How to be the “Coca Cola” of Tele-Sales – 7 Ways to Brand Yourself
People – buyers, prospects, customers- remember brands. Brands create trust because they are perceived as reliable and valuable. A good brand makes for good sales.
So why don’t you become the most trusted brand of tele-sales rep in your industry? Here are 7 ways to do just that:
Strategy #1: Become a Business Resource
To be a strong brand, it is not enough to simply be a source of information (source of brochures, promotional literature, products, prices, offers, services etc.), you’ve got to be a “resource.” A resource is someone who supplies prospects and clients with ‘extras’ that go beyond pitching a product or service. A resource provides unsolicited Special Reports and White Papers to add value. Resources scan industry magazines and rip out articles that they share with clients. They provide links to web sites that can help the client work better, smarter and faster. They send independent newsletters and data that their competitors would never think of doing.
Becoming a resource means you have to do more homework and become the industry expert; the product guru; or the ‘go-to’ guy when clients have a question. Resources do more. Extra. They create value.
2. Build Stronger Personal Relationships
All things being equal, people will buy from people they know, like and trust. In fact, all things being relatively unequal, people will still buy from people they know, like and trust. How well do you know your clients? How well do they know you? What have you done to create likability and trust?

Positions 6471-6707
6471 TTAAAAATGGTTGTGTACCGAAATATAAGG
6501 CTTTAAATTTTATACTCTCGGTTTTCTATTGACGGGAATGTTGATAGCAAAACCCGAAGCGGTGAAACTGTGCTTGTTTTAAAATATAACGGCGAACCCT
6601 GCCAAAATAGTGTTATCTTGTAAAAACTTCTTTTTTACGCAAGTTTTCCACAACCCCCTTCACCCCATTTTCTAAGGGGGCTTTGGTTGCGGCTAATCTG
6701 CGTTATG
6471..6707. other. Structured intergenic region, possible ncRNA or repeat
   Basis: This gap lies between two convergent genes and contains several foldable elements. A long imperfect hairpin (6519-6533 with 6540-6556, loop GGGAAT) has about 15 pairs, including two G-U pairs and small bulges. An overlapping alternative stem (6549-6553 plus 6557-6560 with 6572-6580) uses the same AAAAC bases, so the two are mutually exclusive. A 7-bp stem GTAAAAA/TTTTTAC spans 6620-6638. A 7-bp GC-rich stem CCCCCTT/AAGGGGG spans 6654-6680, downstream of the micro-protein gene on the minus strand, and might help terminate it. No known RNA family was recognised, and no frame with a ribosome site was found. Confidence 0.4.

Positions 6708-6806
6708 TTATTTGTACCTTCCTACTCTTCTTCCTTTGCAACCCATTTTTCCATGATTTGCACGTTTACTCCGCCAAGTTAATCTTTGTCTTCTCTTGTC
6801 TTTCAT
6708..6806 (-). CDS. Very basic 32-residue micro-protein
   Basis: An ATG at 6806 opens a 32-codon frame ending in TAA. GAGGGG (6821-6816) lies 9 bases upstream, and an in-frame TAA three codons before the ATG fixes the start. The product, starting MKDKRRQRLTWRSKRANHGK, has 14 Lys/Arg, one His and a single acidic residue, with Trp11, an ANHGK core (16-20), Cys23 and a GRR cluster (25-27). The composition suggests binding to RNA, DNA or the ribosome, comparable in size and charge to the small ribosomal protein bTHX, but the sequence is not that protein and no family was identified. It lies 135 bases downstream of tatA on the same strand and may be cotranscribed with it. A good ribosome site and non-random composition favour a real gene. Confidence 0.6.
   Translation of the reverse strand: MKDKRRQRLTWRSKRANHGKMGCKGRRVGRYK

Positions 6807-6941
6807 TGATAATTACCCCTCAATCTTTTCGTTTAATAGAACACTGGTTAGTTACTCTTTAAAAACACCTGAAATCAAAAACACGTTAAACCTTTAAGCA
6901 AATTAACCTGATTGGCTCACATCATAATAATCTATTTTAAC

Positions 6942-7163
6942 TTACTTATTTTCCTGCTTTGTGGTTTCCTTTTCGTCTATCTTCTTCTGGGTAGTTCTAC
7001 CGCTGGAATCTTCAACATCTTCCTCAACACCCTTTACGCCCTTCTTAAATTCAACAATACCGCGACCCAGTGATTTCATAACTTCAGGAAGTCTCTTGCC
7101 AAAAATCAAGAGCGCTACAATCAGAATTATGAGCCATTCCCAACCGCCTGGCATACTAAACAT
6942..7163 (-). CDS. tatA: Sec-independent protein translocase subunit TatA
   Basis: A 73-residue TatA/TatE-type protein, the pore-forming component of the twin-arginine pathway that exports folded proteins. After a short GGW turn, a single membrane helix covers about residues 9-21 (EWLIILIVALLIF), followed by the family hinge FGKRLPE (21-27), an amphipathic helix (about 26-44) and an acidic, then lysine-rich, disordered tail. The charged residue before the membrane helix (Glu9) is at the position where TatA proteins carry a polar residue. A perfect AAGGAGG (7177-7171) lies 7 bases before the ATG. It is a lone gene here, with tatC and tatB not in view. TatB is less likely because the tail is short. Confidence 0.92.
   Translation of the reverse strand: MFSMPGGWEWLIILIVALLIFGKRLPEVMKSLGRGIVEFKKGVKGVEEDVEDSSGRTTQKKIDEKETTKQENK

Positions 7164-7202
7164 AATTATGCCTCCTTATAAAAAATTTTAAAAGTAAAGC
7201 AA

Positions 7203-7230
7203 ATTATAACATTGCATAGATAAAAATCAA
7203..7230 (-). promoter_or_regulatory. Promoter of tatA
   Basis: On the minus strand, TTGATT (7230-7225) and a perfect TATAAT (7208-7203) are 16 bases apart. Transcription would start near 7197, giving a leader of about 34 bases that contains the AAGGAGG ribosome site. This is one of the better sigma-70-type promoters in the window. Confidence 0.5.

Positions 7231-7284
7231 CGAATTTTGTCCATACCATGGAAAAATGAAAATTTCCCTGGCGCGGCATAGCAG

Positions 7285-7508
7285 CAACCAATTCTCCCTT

You see, that’s the difference between a transaction and a relationship. Customers can transact business with any company/sales rep that is relatively decent and competent. But they would prefer to do business with people who not only add the value (See Strategy #1) but who are interesting, likeable and ‘worthy’ of the business.
Even in B2B situations, there is still an element of emotion in the buying process.
To brand yourself, you need to tap into this emotional stream. It is planned and purposeful. That means sending thank you cards every now then. It means remembering a birthday or that their son plays hockey or their daughter plays volleyball. It means sending a Memphis Dry Rub recipe to an avid BBQer; it means sending an article from Golf Digest on chipping; it means finding memorable quotes; it might mean sending a cartoon; it could mean gentle teasing about Notre Dame losing to Michigan.
Building a relationship could mean sending homemade cookies, chocolates, or candy. Maybe donuts. Anything that solidifies the personal side of the selling equation.
3. Plan and Prepare More
Look, with the glut of competitors calling the same target markets, your call NEEDS to be well planned and prepared if you expect your clients to listen and perceive value. What this means is having a well- defined primary objective supported by secondary objectives. Once you know your objectives, you can define your step-by-step approach to the call itself. Think of the questions you should ask, the points you should make, and the objections you might encounter. Figure out how to leverage your relationship. Create a pre-text for calling. Craft your opening statement so it conveys a benefit to your customer or prospect. Rehearse if you need to.
Well planned call is a welcomed call. It wastes no one’s time. It’s clean, crisp and professional.